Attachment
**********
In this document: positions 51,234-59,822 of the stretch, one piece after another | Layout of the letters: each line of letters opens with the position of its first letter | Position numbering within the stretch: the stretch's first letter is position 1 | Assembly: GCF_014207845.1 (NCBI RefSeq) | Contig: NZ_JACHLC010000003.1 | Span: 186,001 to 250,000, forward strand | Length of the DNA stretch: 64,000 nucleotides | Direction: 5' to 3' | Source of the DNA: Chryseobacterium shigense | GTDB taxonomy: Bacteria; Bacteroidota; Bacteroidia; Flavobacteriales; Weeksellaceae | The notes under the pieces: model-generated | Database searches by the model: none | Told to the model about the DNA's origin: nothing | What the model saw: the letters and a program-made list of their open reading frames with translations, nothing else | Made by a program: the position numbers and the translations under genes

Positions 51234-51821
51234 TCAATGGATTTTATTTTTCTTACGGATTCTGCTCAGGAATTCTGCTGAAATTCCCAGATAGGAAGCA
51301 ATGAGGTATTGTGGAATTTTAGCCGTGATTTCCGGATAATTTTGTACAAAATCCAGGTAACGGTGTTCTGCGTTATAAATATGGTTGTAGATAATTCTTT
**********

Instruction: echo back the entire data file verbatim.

In this document: positions 51,234-59,822 of the stretch, one piece after another | Layout of the letters: each line of letters opens with the position of its first letter | Position numbering within the stretch: the stretch's first letter is position 1 | Assembly: GCF_014207845.1 (NCBI RefSeq) | Contig: NZ_JACHLC010000003.1 | Span: 186,001 to 250,000, forward strand | Length of the DNA stretch: 64,000 nucleotides | Direction: 5' to 3' | Source of the DNA: Chryseobacterium shigense | GTDB taxonomy: Bacteria; Bacteroidota; Bacteroidia; Flavobacteriales; Weeksellaceae | The notes under the pieces: model-generated | Database searches by the model: none | Told to the model about the DNA's origin: nothing | What the model saw: the letters and a program-made list of their open reading frames with translations, nothing else | Made by a program: the position numbers and the translations under genes

Positions 51234-51821
51234 TCAATGGATTTTATTTTTCTTACGGATTCTGCTCAGGAATTCTGCTGAAATTCCCAGATAGGAAGCA
51301 ATGAGGTATTGTGGAATTTTAGCCGTGATTTCCGGATAATTTTGTACAAAATCCAGGTAACGGTGTTCTGCGTTATAAATATGGTTGTAGATAATTCTTT